If the property has no prospect of being bought back into use by the owner then it should be forfit, simples, end of, and then put to use to house those in desparate need of a home. If, at some later point it is discovered that the owner should not have lost the property, there is no harm done, it's not as though it has been demolished or they have been taxed out of their own home.

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  • owners of empty properties should be criminalized. If a property is empty for more than a year the owner should be prosecuted. If I as a citizen create a situation that attracts crime, I would be punished by the law in no time. Empty properties attract squatters. Now that squatting is a crime - an empty property who has been empty for too long should be considered as attracting time and their owners prosecuted. Imagine how much money the government could save by having less squatters in jail if there were less empty properties - and many of potential squatters would not end up squatting and getting a criminal record and ending up in jail at taxpayers expenses.

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  • The property market is a strange fish, adequate and safe housing is a universal need, it is in short supply, houses are to live in, and having a Housing Market as a prime driver of the economy as these numpties seem to want, is counter productive at best Pricing people out of homes in any way, is crazy.

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  • Gavin Rider - yes also reduce house prices which will help many in stepping on the housing ladder.

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  • Evan Owen

    Why the obsession with empty homes? In my area they declare houses for sale as 'empty' and appear to be genuinely surprised when the 'empty' house is sold and somebody moves in thereby filling the 'empty' home.

    In another case the home needs upwards of £50,000 spending on it and still they are scratching their heads wondering why a 'free loan' of £10,000 won't get the home filled with people.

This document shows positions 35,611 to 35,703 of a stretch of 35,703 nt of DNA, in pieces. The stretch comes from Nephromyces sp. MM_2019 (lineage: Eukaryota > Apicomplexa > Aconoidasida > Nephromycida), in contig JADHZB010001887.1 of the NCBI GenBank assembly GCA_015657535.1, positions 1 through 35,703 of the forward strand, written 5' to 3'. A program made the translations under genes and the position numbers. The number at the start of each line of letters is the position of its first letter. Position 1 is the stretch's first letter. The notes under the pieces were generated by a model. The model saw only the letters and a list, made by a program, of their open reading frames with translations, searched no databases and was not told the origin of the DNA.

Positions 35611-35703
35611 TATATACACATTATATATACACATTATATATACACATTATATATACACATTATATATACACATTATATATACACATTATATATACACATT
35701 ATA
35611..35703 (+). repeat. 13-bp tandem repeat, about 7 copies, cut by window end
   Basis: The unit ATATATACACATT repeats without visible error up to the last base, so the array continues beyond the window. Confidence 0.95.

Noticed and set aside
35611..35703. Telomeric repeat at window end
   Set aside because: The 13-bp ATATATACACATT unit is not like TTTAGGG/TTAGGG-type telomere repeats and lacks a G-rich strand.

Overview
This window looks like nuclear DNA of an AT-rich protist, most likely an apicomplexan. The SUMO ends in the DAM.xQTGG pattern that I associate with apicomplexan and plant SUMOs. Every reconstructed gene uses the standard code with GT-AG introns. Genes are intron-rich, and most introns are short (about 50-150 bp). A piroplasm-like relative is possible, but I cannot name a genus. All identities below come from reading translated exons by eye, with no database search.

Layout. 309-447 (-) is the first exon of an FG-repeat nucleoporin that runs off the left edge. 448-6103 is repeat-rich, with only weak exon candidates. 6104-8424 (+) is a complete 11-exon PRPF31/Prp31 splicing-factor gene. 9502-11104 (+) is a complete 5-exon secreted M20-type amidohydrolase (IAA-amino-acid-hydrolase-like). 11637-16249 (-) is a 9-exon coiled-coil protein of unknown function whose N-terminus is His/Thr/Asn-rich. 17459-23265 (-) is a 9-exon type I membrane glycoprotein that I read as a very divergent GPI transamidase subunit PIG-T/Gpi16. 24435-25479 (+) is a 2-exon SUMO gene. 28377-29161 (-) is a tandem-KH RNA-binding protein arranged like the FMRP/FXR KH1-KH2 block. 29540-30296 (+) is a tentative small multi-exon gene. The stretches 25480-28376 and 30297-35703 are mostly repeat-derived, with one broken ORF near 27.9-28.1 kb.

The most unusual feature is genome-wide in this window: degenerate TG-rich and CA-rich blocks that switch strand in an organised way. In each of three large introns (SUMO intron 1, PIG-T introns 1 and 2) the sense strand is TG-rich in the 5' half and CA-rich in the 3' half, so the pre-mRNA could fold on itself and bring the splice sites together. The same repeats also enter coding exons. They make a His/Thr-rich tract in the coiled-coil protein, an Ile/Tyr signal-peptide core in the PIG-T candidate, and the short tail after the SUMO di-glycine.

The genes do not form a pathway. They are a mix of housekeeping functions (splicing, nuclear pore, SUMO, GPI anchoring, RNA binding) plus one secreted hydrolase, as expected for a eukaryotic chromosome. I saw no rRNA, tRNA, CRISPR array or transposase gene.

One 'empty' home was improved and is now let but the owner tells me when the 5 years is up the house goes on the open market for a quick sale thanks to the 'free loan'.

    Now we have social landlords looking for one and two bed accommodation for the tenants who will be 'taxed' because they have an 'empty' bedroom.

    The only 'empty' thing I see is the 'policy box' of LPAs and government, bereft of any ideas other than preventing development.

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  • Daedalus

    Please be warned in advance, the following paragraph is intended to be read as an ironic or sarcastic manner.

    Sure, let's make people pay for having the audacity to own a property which they do not need to make use of for the time being (please note the word "own" which implies certain rights over what happens to the property. Then let's force people who do less than 4,000 miles per year to allow any passer-by to use their car. If they don't cook at least 7 meals per week we should allow anybody to enter their home and use their kitchen. If they haven't sat out in their garden in the last six months let's declare their garden as common land for the use any anybody who chooses.

    See where I am going with this? Marxism is not dead.

    Just in case you think I am talking out of self interest I do not and never will own a second home. Owning a single home is touch-and-go!